Hacking away at unnecessary branches and promoting healthy plant growth, pruning is an important gardening practice that improves plant structure. But can we apply this into the context of our body? Well, our journey begins at the very top of our body, in the most complex organ…the brain.
In the brain, neurons communicate with each other through the passage of electrical or chemical signals. This transmission of signals between neurons occurs through synapses. But first off, let’s answer the question that we all want to know: How are synapses like my tree?
In order to answer that question, let’s start from the beginning. During infancy, a process called synaptogenesis begins, in which there is a rapid increase in the number of synapse formations between neurons.
This period during synaptogenesis is vital for memory formation and learning. The explosion of synapse formation continues till it reaches a peak at about the age of two or three.
From that point onwards, the brain begins the process of synaptic pruning that can last until around the age of 16. But how does synaptic pruning work? Well, it follows the principle of “use it or lose it,” in other words, as the synapse is used more, it’s strengthened, but if it’s not used and receives less activity, then it becomes weak until it’s eventually pruned.
Think of it like a hypothetical city layout. As the city is still developing, many roads are built throughout the city. After a few weeks, the city has roads everywhere, but this is not an effective city layout. Therefore, the city keeps a close watch on which roads are used the most. The roads that are constantly in use require more attention. Therefore, the city will continue to improve these roads. However, the roads that are rarely used will not be given as much attention and as a result, they will be in worse condition. Eventually, if no one uses the roads, the city will remove these roads to make space for other buildings.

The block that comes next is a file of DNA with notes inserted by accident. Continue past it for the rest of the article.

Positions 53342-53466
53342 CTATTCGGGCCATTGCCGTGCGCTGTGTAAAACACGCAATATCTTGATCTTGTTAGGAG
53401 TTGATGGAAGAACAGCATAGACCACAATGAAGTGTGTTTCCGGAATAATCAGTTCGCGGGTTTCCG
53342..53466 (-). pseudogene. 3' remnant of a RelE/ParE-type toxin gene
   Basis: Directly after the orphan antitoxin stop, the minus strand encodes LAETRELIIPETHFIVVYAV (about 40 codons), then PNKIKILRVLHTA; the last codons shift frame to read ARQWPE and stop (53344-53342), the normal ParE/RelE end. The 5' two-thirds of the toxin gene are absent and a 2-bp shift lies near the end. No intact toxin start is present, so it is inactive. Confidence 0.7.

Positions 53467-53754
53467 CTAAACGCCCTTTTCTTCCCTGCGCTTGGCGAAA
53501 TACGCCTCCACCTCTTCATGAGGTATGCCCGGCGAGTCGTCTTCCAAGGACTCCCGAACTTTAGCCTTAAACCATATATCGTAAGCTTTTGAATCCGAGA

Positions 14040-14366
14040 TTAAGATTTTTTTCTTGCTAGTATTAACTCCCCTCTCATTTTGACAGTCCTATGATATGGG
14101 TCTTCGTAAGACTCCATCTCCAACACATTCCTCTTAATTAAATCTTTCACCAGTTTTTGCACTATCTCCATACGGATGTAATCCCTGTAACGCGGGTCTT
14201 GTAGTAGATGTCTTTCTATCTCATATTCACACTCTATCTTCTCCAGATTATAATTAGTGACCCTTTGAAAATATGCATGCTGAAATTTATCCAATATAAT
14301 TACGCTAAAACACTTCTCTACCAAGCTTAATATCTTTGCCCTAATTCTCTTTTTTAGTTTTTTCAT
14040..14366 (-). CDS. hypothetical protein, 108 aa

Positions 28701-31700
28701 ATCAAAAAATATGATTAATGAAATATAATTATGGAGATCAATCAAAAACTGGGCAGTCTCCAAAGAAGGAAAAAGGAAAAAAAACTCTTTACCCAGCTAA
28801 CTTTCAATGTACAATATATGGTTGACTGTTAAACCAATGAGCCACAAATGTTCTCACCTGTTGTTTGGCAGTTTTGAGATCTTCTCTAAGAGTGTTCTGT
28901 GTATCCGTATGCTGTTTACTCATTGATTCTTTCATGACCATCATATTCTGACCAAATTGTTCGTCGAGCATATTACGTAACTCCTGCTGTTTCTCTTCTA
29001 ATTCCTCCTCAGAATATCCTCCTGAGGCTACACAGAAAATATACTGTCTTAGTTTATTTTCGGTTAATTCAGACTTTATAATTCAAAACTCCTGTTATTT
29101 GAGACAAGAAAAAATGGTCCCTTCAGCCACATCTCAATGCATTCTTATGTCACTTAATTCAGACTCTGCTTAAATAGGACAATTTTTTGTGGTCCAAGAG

Now that we understand how it works, it’s important to know that synaptic pruning depends on two things. In the early stages of synaptic pruning, the process is mostly influenced by the person’s genes.
In particular, the C4 gene. However, in the later stages, the pruning depends on the person’s experiences. Constant stimulation can help develop and permanently form certain synapses.
Synaptic pruning occurs at different times depending on the region of the brain. In the visual cortex, responsible for the processing of visual information, the peak of synapse formation is around eight months. But, in the prefrontal cortex, it’s around 15 months.
Synaptic pruning is key to understanding psychiatric disorders like Autism Spectrum Disorder and schizophrenia. Autism patients are known to have excess synapses caused by under-pruning, while schizophrenia patients have fewer synapses caused by over-pruning.
The symptoms of autism can help highlight this correlation. Common symptoms of autism include oversensitivity to lights and noise, and epileptic seizures that could be attributed to the overload of synapses firing at once due to a lack of pruning.
Overall, synaptic pruning has helped further the idea of brain plasticity. Wait, does that mean our brain is made out of plastic? Definitely not. It’s the idea that our brain has the ability to adapt in response to experiences and change throughout our lives.
But why does it matter?
Well, scientists can now understand the way that our brain remains effective even as we age. Scientists can develop new promising treatments for schizophrenia and autism by targeting synaptic pruning.
And now…we can finally answer our question: How are synapses like my tree? Well, they both need to be pruned to remain healthy.